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  Friday, 20 September 2013
  3 Replies
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I plan on harvesting honey this weekend. I last checked on my hives a week and a half ago. One of the hives had a honey super on it that appeared mostly full, but nothing was capped. When I pull the honey off this weekend, if that one super is still not capped, should I just leave it for the winter or should it be removed? If I should leave it, then is it worth moving to the weaker of my two hives?

Thanks, Jeff.
8 years ago
I ended up putting on a empty super on top of the top board on one of my hives, then added my 4 frames of partially filled uncapped honey and am letting them pull it back down into the hive.
8 years ago
Jeff, here is a reply from Mike Palmer 2012 to the same question.
Having honey supers left on the hive, that aren't fully capped at the end of the season is very common. The flow ended before the bees could finish, so some remains uncapped. I doubt they will finish it at this point, as there's nothing left for the bees to work but some aster. Just because the combs aren't entirely capped, doesn't mean what's there hasn't been ripened.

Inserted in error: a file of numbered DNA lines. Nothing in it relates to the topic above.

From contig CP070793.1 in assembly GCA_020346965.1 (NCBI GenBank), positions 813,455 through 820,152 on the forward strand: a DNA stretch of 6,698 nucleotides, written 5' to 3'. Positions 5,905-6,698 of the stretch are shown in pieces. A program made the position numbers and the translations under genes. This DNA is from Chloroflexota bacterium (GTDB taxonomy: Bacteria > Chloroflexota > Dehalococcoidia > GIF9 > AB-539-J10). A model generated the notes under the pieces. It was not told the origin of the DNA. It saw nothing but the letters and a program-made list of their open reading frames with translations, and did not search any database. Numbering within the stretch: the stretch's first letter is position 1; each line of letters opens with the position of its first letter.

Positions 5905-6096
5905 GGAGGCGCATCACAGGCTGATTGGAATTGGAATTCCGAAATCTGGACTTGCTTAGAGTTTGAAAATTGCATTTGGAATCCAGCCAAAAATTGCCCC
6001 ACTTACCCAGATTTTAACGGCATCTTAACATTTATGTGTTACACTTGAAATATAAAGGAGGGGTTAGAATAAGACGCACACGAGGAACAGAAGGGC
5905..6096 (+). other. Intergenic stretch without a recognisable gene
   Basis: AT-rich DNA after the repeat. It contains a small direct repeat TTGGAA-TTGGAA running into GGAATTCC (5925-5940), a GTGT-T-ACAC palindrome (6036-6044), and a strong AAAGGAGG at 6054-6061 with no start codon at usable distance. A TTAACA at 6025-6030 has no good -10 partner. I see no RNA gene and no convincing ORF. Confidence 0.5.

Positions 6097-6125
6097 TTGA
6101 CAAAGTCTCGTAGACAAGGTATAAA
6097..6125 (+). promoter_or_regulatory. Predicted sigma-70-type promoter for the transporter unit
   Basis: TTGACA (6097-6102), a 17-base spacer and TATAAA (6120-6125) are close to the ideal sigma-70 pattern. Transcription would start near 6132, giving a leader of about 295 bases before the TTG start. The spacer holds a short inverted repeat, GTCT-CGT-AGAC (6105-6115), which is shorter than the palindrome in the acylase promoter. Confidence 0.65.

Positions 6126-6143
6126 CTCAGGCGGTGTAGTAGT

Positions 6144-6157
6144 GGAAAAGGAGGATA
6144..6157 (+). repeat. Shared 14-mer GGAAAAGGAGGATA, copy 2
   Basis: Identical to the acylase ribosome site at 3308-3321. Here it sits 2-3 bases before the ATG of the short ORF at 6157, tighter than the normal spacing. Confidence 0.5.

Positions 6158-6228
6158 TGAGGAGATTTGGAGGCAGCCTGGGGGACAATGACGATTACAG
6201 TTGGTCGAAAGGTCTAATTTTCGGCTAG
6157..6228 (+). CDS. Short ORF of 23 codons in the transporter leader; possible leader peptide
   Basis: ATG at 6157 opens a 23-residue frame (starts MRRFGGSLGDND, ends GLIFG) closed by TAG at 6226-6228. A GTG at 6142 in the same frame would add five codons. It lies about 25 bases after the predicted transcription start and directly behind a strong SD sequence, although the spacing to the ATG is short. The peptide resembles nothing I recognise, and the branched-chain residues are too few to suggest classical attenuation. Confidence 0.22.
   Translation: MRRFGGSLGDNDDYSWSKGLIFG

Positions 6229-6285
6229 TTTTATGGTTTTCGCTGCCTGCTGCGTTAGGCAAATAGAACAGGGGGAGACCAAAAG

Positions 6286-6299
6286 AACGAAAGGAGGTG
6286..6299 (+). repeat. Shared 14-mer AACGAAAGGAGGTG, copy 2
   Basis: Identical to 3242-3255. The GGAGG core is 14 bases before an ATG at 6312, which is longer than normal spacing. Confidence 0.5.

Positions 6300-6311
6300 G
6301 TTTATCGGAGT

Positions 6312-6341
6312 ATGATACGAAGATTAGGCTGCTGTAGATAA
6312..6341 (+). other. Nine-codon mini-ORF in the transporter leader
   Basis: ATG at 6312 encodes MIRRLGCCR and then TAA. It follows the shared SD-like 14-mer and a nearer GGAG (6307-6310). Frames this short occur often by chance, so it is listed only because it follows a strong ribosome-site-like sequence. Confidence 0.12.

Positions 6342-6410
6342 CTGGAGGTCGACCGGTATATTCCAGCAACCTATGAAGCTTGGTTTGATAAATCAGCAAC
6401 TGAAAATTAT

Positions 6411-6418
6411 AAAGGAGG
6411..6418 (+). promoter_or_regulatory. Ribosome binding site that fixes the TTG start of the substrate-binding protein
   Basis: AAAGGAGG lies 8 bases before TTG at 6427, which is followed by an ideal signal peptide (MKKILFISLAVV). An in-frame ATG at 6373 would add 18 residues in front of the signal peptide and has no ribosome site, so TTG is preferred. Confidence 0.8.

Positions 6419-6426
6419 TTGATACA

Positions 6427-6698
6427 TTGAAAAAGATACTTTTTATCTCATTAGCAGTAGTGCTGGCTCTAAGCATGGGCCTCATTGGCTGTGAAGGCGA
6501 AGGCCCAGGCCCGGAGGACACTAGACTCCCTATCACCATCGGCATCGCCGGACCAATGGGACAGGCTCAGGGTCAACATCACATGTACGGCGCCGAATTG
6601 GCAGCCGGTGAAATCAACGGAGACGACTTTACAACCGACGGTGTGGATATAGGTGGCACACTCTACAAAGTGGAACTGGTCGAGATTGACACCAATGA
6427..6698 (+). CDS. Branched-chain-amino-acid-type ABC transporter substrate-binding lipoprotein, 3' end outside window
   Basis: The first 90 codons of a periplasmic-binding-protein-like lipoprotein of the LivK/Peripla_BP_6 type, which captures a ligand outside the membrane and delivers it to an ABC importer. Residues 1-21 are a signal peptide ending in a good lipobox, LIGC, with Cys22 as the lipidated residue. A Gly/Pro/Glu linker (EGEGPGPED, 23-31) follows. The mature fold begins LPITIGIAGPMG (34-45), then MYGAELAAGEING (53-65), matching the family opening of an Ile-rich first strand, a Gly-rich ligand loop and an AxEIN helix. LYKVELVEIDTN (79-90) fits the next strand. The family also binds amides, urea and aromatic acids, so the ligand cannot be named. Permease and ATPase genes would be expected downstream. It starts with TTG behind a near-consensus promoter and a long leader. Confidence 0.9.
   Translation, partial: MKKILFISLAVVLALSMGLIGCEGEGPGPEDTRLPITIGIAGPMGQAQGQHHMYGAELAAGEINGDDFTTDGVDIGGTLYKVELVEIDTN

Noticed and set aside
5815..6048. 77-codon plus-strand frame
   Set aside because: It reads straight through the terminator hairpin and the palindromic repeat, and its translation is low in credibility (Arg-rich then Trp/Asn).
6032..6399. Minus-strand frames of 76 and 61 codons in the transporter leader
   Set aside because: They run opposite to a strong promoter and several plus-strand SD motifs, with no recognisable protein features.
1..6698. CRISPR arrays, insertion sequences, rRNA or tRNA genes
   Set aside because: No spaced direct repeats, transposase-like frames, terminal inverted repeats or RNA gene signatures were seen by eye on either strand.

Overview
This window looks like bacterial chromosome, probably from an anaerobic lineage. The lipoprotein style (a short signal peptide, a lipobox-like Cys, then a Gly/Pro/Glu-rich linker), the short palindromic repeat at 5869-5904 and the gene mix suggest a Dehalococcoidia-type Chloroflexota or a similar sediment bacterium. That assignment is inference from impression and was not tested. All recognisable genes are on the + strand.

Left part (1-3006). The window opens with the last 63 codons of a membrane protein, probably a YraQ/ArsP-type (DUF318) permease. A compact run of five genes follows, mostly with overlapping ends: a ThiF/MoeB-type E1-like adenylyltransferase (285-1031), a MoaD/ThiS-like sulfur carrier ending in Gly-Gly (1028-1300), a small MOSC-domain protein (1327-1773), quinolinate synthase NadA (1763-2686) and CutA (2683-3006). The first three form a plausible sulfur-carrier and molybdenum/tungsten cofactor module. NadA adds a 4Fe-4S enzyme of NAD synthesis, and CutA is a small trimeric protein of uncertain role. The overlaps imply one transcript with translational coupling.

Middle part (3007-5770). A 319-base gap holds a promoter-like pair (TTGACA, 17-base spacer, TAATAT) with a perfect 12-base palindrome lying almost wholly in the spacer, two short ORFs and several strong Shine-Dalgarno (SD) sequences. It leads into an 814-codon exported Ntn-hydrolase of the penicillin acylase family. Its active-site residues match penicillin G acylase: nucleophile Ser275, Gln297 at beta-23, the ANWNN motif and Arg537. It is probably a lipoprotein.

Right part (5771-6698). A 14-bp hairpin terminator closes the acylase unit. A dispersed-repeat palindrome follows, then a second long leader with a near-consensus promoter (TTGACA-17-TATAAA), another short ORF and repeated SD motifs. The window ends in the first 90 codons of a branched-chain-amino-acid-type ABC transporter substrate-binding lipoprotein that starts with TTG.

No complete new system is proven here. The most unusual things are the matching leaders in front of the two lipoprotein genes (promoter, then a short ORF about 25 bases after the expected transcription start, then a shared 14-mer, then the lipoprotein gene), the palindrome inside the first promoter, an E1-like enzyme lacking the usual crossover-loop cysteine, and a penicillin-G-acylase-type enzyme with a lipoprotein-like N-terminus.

Hold a frame of the uncapped honey sideways and try to shake out what is there. Does any shake out? Scoop some of the uncapped honey from the comb, and place it between your lips and tongue. Does it feel thick?
If it doesn't shake out, and feels thick, it's alright to extract. Of course, you could always use a refractometer to check the moisture content. Properly ripened honey should have a moisture content below 18.6%
8 years ago
Jeff: A couple of us are doing the same today. We're just spinning out the honey from the uncapped comb rather than leave it.

Patti Ferreira
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